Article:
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A very well made movie full of lies and propaganda.
mike-267621 February 2008
Warning: Spoilers
This movie has probably been one of the worst things I have ever seen. What makes it even worse is that the technique is great. Most actors are strong and there is real emotion in the movie. The problem is with the idea behind it.

Unfortunately, there is no way to review this movie as purely artistic piece, since it is based on a very political agenda. The movie can be seen as the world according to Mikhalkov (who directed the film and starred in it in a role of wise, honest and so on "Russian officer"). All of the stories told by characters are very impressive, much more so than in the original Lumet film but each and every one of them is fake, an unreal, stereotypical look at the 1990s when the country actually experienced one of its greatest moments. But characters only seem to remember crime. All kinds of crime. The characters who would in real life be much more vocal and reasonable are portrayed as clowns or idiots. There is no place for them at this feast.

What makes itanother thousand times worse for me is that Mikhalkov lost the main idea of the original. The reasonable doubt. No. Here we know everything for sure. Of course it is obvious to the Russian officer who killed whom. But the point should have been that it is enough to doubt the evidence not to have evidence against someone else. And obviously the evil killer is the capitalist real estate company.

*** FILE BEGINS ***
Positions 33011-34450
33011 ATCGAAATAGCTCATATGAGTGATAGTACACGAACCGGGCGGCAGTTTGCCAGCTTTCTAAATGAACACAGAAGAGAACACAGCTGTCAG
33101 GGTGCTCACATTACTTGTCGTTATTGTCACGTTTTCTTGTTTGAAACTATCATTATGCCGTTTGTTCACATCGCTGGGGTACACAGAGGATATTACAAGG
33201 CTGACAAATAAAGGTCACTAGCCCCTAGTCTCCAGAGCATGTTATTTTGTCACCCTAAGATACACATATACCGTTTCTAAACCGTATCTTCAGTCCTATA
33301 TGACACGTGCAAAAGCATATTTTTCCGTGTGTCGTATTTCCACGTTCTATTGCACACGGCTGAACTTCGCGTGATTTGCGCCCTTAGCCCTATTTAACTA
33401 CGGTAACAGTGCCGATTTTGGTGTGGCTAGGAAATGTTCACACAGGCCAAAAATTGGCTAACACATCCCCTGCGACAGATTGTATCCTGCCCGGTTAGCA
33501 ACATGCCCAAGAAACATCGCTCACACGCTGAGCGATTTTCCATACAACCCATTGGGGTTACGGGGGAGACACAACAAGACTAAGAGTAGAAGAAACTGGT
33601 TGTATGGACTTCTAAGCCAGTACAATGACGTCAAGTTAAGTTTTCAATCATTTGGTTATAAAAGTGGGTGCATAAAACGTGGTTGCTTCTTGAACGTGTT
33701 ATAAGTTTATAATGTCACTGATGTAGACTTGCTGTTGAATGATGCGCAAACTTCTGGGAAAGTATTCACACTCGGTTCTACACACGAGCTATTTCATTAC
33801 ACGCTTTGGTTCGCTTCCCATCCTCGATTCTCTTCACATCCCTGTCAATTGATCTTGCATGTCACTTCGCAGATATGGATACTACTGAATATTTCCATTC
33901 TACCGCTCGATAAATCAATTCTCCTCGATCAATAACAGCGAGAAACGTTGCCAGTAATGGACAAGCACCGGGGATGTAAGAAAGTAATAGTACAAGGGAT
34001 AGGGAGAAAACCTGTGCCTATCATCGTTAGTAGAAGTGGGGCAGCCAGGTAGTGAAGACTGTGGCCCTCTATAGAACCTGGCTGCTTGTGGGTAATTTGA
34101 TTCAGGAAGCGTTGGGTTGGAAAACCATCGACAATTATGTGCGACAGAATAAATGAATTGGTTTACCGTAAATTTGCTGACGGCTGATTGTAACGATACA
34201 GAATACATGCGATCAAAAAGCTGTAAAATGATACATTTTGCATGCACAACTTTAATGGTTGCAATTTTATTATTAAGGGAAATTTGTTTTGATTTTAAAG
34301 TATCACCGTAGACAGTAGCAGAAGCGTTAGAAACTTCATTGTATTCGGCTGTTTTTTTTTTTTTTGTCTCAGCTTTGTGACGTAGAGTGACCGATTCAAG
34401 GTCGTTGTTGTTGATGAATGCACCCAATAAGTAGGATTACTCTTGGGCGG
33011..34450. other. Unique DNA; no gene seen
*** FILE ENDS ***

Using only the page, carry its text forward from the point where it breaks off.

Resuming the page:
Most Western viewers will not see those inconsistencies within the movie. They will just again be scared of "this awful life in those uncivilised countries" and this "horrible, horrible capitalism and those poor Russians". Well, thank you. We are actually doing fine. Not all of us are losers, we did a great thing in the 90s and we don't need your lazy sympathy. But if you like it so much please, please take Mikhalkov away from us.
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Very interesting!
H Zimmerman12 January 2008
I noticed that this page was reviewed by over 1000 people. Most of them were very positive of the movie (according to the rating) but did not make any remarks. That's good!

I would like to make a few: N. Mikhalkov's plot of that same play (12 Angry Men by Reginald Rose) which was used to make the 1957's movie is certainly more elaborate and complete. While the Lumet's movie was a considerable advantage in his age, it has a number of holes and, most of all, holes in the storyline.

For starters, if you disagree:

1. in the 1957 classic, we do not receive the answer: who was the real killer and WHY. This question is not even discussed. Everyone present, including the personage so well played by H. Fonda ("Davis"), seems to be interested just in getting away ASAP. The only difference between Davis and the others is that the architect Davis wants to get away with his conscience clean. Admirable purpose, surely, but quite limited.

Compare this aspect with Mikhalkov's remake...

2. The 1957 version, despite all of its advantages, gives us no perspective whatsoever. So what, really, just happened? Some guy, apparently a skilled leader, just managed to convince 11 other guys using common sense, logic and manipulation as necessary. Everyone happily leaves the room and the boy, possibly, becomes multimillionaire from the sales of the movie "12 Angry Men"... Unrealistic scenario, at best.